Pole and Hungarian brothers be – EU member states fuel the rise of pro-government propaganda with taxpayers money
With almost 500 media titles owned by one pro-government foundation and hundreds of millions of euros of state advertising yearly to fuel it, the right-wing Hungarian government built the largest propaganda machinery in Europe since the fall of the Berlin Wall. Poland follows suit with a growing stream of taxpayers money transferred to media openly supporting the governing party. In return, both governments can count on propaganda broadcasts and no difficult questions from journalists.
On 7th April 2018, one day before the third general election in a row won by Fidesz party (with a two-thirds majority in the Parliament), all 19 regional Hungarian newspapers ran front pages with the same interview with Prime Minister Viktor Orbán. All of them had the same headline: “Both votes to Fidesz!”.
These regional newspapers had three, officially independent private owners back then. 14 of them were owned by Lőrinc Mészáros, now one of the wealthiest businessmen in Hungary and a childhood friend of the Prime Minister Orbán. Three – by a shady Austrian businessman Heinrich Pecina, famous for closing down the left-liberal Népszabadság daily newspaper in 2016. The owner of two other newspapers was the late Andrew G. Vajna, a world-famous Hollywood producer known for his Rambo- and Terminator-movies, who became a media tycoon in Orbán’s Hungary.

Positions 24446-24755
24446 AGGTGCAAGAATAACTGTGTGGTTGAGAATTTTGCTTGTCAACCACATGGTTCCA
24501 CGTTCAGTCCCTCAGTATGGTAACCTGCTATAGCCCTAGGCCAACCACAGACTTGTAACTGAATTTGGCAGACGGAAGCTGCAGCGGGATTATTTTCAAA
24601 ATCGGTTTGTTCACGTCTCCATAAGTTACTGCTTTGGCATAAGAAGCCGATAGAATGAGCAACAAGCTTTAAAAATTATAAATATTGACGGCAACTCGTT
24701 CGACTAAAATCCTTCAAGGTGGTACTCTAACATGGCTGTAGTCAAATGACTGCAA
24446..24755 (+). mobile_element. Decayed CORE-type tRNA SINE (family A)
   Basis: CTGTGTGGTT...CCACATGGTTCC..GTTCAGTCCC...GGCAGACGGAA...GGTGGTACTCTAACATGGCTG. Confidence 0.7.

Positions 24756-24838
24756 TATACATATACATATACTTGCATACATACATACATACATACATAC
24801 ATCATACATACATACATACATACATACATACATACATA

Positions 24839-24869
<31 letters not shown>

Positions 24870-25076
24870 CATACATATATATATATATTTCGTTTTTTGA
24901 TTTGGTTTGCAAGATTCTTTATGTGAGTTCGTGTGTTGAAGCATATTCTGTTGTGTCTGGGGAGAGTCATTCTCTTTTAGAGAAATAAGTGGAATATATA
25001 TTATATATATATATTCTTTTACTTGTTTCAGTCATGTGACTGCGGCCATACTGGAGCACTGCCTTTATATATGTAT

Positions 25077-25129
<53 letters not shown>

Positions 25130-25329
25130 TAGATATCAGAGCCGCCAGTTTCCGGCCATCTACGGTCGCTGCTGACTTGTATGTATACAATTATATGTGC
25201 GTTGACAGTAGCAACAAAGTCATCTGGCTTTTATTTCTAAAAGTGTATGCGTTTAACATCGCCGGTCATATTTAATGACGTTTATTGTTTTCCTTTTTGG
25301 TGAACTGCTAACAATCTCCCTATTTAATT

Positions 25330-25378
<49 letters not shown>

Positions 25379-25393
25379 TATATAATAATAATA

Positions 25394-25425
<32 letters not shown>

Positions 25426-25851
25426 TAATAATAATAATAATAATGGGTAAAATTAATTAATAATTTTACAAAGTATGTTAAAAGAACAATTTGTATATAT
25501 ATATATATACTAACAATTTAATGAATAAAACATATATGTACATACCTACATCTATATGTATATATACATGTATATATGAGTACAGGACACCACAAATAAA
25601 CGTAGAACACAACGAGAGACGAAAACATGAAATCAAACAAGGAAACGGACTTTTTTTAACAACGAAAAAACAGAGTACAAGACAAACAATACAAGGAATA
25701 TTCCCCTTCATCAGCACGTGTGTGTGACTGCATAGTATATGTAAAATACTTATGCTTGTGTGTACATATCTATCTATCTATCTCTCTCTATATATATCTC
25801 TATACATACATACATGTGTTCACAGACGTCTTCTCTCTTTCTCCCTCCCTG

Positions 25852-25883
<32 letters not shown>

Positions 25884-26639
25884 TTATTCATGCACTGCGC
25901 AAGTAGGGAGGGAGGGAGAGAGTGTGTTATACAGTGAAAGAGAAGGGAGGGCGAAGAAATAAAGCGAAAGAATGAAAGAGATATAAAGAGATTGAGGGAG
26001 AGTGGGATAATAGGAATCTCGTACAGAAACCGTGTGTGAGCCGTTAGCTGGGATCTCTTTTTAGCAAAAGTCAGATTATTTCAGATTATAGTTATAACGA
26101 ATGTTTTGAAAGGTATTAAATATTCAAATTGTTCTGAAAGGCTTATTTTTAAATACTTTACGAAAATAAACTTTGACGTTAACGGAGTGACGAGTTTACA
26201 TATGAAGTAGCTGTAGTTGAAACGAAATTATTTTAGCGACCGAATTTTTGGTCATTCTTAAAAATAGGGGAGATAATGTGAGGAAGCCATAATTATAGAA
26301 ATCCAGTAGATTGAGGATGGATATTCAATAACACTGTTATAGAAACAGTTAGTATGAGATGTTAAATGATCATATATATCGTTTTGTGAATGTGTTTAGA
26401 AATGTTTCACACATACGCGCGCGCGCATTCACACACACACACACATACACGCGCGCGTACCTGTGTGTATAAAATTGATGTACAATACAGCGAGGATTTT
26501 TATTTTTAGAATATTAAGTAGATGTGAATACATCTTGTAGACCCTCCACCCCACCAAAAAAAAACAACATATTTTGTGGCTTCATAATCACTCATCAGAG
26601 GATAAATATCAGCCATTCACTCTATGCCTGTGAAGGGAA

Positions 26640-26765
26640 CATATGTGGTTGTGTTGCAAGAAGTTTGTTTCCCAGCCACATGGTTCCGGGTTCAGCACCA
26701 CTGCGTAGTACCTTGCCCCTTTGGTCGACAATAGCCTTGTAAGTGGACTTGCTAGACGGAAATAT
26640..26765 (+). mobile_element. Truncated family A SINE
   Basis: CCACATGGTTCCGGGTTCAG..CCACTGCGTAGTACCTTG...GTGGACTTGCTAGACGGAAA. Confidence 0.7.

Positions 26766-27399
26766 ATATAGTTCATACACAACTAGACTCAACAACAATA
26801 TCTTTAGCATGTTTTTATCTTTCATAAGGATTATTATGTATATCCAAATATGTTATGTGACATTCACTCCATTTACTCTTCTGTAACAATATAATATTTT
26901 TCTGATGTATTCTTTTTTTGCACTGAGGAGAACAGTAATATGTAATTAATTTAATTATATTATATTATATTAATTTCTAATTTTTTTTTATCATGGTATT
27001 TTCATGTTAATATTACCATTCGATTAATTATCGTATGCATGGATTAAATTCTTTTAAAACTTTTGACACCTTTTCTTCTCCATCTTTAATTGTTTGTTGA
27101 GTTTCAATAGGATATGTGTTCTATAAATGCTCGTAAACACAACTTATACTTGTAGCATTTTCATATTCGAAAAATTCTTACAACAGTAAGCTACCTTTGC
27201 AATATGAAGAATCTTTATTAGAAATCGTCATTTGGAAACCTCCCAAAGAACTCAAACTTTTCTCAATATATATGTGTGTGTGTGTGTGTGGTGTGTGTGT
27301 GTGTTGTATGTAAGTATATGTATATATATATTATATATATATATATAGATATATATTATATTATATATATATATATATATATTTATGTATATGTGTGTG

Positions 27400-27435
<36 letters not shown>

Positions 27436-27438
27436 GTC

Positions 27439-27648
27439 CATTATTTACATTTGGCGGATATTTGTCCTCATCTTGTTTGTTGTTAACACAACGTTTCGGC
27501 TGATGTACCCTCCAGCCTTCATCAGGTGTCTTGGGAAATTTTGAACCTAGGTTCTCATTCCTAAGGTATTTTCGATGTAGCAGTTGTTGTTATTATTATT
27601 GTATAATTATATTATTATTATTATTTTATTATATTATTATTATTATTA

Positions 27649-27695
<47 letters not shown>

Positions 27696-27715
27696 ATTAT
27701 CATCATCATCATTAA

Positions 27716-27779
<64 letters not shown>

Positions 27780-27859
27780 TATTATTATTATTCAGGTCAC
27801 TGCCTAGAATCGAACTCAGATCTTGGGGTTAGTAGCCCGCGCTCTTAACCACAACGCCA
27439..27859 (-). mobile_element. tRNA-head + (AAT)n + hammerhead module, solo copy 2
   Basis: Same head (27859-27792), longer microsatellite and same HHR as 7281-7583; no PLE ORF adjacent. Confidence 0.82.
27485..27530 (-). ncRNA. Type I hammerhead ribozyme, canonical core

United they stand
A few months after the general election, in November 2018 Lőrinc Mészáros bought up Pecina’s and Vajna’s regional newspapers, and on the same day he offered all of his media assets to a newly-founded Central European Press and Media Foundation (CEPMF), led by a newspaper publisher known for his loyalty to Viktor Orbán. He did so for free, as a gift. Other Fidesz-leaning media owners, like Mária Schmidt, chief historian of the Hungarian government, or Ádám Matolcsy, son of the president of the central bank of Hungary, followed suit and also donated media companies to the foundation.
CEPMF became the largest media owner company in Hungary, after overtaking 14 media companies, 476 media titles – including cable news channels, internet news portals, tabloid and sports newspapers, all of country’s regional newspapers, several radio stations and numerous magazines. According to ownership limitations and thresholds of the 2011 media law of Hungary, this move should have been banned by the Media Authority and the Competition Authority, but the government signed a decree which labelled the legal entity of “national strategic importance”, what exempts it from any competition supervisory process.
The cooperation of pro-government private media was very visible well before the official merger: when there was an important message to push, officially independent media outlets worked in unison. The same message was spread by every internet news site, newspaper, TV and radio channel. The highly centralized political messaging was obvious.